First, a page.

• “Look for the consonants between the vowels.”
      • “Divide the word (in this case, between the two consonants).”

4. Teacher draws a swoop under the first syllable and asks:

“What vowel sound do we hear in this first syllable?” (/i/)

“How do we pronounce this first syllable?” (“dis”)

5. Teacher draws a swoop under the second syllable and asks:

“What vowel sound do we hear in the second syllable?” (/ā/)

“What is this second syllable?” (“play”)

6. Teacher asks:

“And how would we read this word?” (“display”)

7. Teacher says: “Right! Remember, a sleuth is a detective. When you’re a syllable sleuth, your job is to search for the clues that let you know you have found a syllable. As a syllable sleuth, you will look for vowel sounds to see how to divide the words into syllables to read them.”

8. Teacher distributes Syllable Sleuth Word List in a transparent sleeve, white board markers, and white board erasers.

9. Students complete Syllable Sleuth Word List.

10. Teacher reminds students (if needed) of the steps in the Syllable Sleuth practice that were just modeled:

      • “Locate the vowels and put a dot below them.”
      • “Look between the vowels.”
      • “Divide the word into syllables.”
      • “Pronounce each syllable according to the spelling pattern (i.e., closed, open, magic ‘e,’ r-controlled, and vowel team).”
  • When working with words such as "flounder," where two vowels are used to indicate one sound, continue to remind students that every syllable has one vowel sound (as opposed to one vowel letter).
  • Consider annotating the letters in a vowel team by placing a dot under each and drawing a straight line between the dots. This can serve as a visual, reinforcing the fact that while there are two vowels, they make just one sound.
  • Step 9 can be done in a variety of ways, including:
    • Students apply Syllable Sleuth steps to one word at a time. After each word, the teacher models the division and decoding and students check their work.
    • Students work through the list independently or with partners. After a set period of time, the teacher models the division and decoding of each word while students check their work.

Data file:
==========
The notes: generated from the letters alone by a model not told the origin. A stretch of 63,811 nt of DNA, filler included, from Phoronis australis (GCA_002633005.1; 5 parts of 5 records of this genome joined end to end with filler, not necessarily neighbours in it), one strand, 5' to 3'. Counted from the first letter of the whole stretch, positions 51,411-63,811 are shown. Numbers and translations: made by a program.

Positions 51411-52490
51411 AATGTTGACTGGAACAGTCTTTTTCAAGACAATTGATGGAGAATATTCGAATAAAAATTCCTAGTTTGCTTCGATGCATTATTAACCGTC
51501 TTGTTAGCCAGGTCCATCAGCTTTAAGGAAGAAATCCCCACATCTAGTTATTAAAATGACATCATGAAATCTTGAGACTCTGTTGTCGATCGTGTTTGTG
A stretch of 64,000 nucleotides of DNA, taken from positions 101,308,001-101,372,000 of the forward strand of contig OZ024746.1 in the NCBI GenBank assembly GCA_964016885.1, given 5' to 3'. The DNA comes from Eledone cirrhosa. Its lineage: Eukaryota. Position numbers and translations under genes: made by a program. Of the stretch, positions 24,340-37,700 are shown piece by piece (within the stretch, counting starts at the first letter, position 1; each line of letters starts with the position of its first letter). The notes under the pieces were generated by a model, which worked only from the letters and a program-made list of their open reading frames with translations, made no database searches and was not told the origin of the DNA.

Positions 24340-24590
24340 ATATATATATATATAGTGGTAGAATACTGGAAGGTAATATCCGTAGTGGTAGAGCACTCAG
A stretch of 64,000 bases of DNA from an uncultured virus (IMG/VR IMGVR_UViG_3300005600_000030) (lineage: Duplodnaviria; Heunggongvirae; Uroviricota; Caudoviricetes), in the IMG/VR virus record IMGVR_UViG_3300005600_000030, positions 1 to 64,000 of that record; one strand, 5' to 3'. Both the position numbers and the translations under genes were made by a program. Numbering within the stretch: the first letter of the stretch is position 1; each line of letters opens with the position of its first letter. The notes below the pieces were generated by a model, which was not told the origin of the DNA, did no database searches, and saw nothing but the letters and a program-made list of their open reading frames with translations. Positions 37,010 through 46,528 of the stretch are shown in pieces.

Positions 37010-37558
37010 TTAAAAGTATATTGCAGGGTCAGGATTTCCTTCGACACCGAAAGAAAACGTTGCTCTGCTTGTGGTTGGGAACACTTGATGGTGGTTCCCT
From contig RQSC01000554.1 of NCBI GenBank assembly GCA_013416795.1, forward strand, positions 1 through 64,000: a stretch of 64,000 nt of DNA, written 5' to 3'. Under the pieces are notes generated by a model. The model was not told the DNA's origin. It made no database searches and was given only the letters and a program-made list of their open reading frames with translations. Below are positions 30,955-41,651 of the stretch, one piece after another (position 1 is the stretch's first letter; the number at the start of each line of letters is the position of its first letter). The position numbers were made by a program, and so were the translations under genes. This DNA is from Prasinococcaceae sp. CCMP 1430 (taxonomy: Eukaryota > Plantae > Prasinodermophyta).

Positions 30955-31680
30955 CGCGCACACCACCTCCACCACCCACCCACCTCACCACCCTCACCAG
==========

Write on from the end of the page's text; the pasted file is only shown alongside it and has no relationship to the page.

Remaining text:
• See Syllabication Guide as needed. Below is the syllable division for words used in Opening A: "dis-play," "soy-bean," "point-y," "floun-der," "scout-ing," "houf-ry," "shoip-ert."

Work Time

Work TimeMeeting Students' Needs

A. Words Rule: Doubling Rule for One-Syllable Words: "run," "clap," "plan," "drum," "scrub," "sit"

  • (Suggested transition song, sung to the tune of "The Muffin Man"):

Teacher: "Can you take a closer look, a closer look, a closer look? Can you take a closer look at these words today?"

Students: "Yes, we'll take a closer look, a closer look, a closer look. Yes, we'll take a closer look to group the words today."

  • Begin the Words Rule instructional practice:

1. Teacher displays Doubling Rule Word Cards on the board and reads them aloud (in random order left to right in one or two horizontal rows): "run," "clap," "plan," "drum," "scrub," and "sit."

2. Teacher says: "Now read these words to yourself and think about what you notice about these words."

3. Students read words silently and notice similarities in the words.

4. Teacher says: "Now I would like you to share with your elbow partner what you noticed."

5. Students share with an elbow partner what they noticed.

6. Teacher asks:

"Who would like to share what they noticed about these words?" (They all have one syllable; they all have one consonant at end; they all have one short vowel.)

7. Teacher says: "Right. These words all have one syllable, one consonant at the end, and one short vowel."